Indy journal: 1956

Note from Paul: In 1954, my father, David Dalbey, attended his first Indianapolis 500 with his father and aunt. Several years later, he started recording his experiences in detailed, handwritten journals. He has continued this practice all the way through the current year. Several of the earliest years were written many years later and may contain some errors in information. He was not a wordsmith, but nonetheless, I am pleased to present these journals in their original form without attempt to edit or correct any mistakes.

Memorial Day was on Wednesday this year. My aunt, Bobby Dalbey, went with us this year and again we used Lyle Coy’s station wagon.

I came home at 11:30 when school was dismissed for the lunch hour. When I arrived home, Dad and Bobby were packing our equipment. I helped them finish the job. We ate dinner and then left home about 1:00. Our only stop was at Chrisman for about 15 minutes. We arrived at Indianapolis about 5:00.

The city had been having heavy rain all during May. There had been a heavy rain just the day before on the 28th. Because the rain had washed out a bridge on the regular route, we had to take another route to the track, which only took a couple minutes longer.

We stayed where we did two years ago, at Kramer’s. After eating supper, the three of us walked down Georgetown Road to 16th Street and saw the carnival, the midget races, the concession stands, the drunks, the parties, the long lines of cars and all the usual night before the 500 sights. We got back to the station wagon around 11:30.

Bobby slept in the front seat, and Dad and I folded the back two rows of seats out and slept on them. As usual, we got little sleep and were awakened by the military bomb at 5:00.

We got up, went down and watched the cars go under the track, and then came back and ate breakfast. We left for the track about 8:00.

Everything was soaking wet. The ground was just mud. There was water standing everywhere. The infield of the track was really a mess. The track was just dry enough for the race. Crews had been working around the clock for the last couple of days in order to get rid of the water. There was uncertainty until a couple of hours before the race whether the race could be run or not. The three of us had to be careful where we were stepping while we were walking around in the infield looking at everything. We got to our seats at about 9:30.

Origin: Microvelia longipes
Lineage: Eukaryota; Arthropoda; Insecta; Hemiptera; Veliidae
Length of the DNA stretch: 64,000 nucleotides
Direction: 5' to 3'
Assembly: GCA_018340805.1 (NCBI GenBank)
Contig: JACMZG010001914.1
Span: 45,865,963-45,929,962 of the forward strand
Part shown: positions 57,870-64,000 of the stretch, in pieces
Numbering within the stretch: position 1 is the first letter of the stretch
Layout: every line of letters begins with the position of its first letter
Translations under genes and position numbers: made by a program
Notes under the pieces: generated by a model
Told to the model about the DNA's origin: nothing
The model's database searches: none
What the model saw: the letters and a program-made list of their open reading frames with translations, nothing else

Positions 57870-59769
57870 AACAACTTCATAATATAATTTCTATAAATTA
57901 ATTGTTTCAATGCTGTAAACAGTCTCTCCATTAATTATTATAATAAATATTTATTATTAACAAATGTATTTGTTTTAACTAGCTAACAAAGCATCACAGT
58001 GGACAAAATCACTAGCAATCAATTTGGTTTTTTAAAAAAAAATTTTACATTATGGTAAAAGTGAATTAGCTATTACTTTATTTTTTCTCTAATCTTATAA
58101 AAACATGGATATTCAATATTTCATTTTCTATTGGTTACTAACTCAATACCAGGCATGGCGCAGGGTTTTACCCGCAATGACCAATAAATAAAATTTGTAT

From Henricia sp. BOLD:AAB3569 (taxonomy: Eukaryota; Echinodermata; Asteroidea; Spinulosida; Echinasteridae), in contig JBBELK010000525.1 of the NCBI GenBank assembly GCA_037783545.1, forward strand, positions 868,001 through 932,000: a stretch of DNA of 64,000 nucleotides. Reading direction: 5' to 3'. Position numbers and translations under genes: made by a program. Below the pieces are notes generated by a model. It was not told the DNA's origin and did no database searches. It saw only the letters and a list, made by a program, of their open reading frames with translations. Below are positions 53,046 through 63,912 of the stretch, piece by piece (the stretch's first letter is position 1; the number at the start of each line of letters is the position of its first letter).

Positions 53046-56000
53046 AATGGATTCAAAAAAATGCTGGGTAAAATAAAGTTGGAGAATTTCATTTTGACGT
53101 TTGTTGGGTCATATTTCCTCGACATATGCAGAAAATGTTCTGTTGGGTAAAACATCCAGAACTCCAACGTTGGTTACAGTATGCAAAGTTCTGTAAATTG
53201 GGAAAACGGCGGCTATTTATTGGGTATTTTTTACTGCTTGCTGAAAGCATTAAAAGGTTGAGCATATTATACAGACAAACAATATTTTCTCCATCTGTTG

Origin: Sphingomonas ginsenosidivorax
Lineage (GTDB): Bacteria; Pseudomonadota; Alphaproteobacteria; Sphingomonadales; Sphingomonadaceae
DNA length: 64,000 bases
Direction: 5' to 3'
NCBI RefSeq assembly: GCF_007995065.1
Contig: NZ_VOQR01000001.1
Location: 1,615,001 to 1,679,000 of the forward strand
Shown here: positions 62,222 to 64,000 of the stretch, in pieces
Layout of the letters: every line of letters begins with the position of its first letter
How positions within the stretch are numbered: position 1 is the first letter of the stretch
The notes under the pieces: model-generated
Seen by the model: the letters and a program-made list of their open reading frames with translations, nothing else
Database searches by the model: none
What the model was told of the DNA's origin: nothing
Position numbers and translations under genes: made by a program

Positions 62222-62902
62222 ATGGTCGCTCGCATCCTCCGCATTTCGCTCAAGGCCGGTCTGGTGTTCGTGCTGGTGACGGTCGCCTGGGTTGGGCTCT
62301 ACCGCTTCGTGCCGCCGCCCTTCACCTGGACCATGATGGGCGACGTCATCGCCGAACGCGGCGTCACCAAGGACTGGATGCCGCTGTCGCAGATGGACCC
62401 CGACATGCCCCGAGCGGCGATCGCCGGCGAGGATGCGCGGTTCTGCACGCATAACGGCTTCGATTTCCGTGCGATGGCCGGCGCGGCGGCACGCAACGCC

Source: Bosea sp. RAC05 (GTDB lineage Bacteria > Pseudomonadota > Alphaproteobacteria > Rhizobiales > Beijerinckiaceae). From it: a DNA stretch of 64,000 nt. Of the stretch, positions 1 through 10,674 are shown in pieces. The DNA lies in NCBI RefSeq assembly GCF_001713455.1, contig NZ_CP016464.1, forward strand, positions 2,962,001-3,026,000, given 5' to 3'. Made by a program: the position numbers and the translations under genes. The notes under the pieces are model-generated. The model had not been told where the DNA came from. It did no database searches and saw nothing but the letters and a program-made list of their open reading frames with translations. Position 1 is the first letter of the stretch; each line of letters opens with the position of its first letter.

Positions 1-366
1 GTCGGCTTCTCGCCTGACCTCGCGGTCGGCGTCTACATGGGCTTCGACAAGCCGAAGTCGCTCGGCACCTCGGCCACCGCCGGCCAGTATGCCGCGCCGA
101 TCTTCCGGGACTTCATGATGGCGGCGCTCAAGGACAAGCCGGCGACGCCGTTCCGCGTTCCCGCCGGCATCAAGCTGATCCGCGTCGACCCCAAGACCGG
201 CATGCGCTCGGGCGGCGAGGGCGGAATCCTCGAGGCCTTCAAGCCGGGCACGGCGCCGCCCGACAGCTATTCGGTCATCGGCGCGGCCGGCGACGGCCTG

The race started on time at 11:00. About half way through the race, Al Herman hit the outside retaining wall twice and then the inside wall once right in front of us as he was coming down the main straightaway. Al was unhurt, but he surely gave the fans some excitement for a few seconds. Paul Russo crashed into the wall on his 21st lap in the Novi car while leading the race but was unhurt. There was an unusually large amount of caution time, but at the end, Pat Flaherty won the race with Sam Hanks second and Don Freeland third.

We got back to the car about 4:00 and rested for a few minutes before we left for home. We left about 4:30. A few miles before we got to Illinois, it was raining so hard that we couldn’t see ahead of us at all, so we pulled off to the side of the road until it let up a little, which was about 15 minutes. When we got to Chrisman, we stopped and ate supper at the usual place. After eating, our next stop was home. We arrived home between 8:30 and 9:00.

Our trip for this year was finished, but it gave things to think about for many years to come. This was the first year the 500-mile race was run under the sanction of the new United States Auto Club.

Pace Car — DeSoto
Queen — Virginia Mayo

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